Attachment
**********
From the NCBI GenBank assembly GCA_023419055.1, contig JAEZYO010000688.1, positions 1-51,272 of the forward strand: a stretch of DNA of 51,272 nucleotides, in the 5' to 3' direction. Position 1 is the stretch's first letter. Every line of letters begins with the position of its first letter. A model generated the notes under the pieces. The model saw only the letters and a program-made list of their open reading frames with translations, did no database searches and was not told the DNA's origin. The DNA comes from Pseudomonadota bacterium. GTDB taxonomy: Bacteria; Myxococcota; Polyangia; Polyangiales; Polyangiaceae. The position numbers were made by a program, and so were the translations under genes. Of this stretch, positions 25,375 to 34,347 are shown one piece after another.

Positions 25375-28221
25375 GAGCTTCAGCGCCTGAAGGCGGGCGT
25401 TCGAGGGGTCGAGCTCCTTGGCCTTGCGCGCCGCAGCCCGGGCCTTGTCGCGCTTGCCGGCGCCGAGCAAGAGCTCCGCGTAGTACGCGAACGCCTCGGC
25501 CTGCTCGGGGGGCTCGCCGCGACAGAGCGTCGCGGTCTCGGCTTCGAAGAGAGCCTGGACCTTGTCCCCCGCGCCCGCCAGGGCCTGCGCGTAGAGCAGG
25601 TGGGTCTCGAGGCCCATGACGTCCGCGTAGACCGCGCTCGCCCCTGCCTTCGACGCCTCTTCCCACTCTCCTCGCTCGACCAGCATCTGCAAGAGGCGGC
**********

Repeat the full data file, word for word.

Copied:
From the NCBI GenBank assembly GCA_023419055.1, contig JAEZYO010000688.1, positions 1-51,272 of the forward strand: a stretch of DNA of 51,272 nucleotides, in the 5' to 3' direction. Position 1 is the stretch's first letter. Every line of letters begins with the position of its first letter. A model generated the notes under the pieces. The model saw only the letters and a program-made list of their open reading frames with translations, did no database searches and was not told the DNA's origin. The DNA comes from Pseudomonadota bacterium. GTDB taxonomy: Bacteria; Myxococcota; Polyangia; Polyangiales; Polyangiaceae. The position numbers were made by a program, and so were the translations under genes. Of this stretch, positions 25,375 to 34,347 are shown one piece after another.

Positions 25375-28221
25375 GAGCTTCAGCGCCTGAAGGCGGGCGT
25401 TCGAGGGGTCGAGCTCCTTGGCCTTGCGCGCCGCAGCCCGGGCCTTGTCGCGCTTGCCGGCGCCGAGCAAGAGCTCCGCGTAGTACGCGAACGCCTCGGC
25501 CTGCTCGGGGGGCTCGCCGCGACAGAGCGTCGCGGTCTCGGCTTCGAAGAGAGCCTGGACCTTGTCCCCCGCGCCCGCCAGGGCCTGCGCGTAGAGCAGG
25601 TGGGTCTCGAGGCCCATGACGTCCGCGTAGACCGCGCTCGCCCCTGCCTTCGACGCCTCTTCCCACTCTCCTCGCTCGACCAGCATCTGCAAGAGGCGGC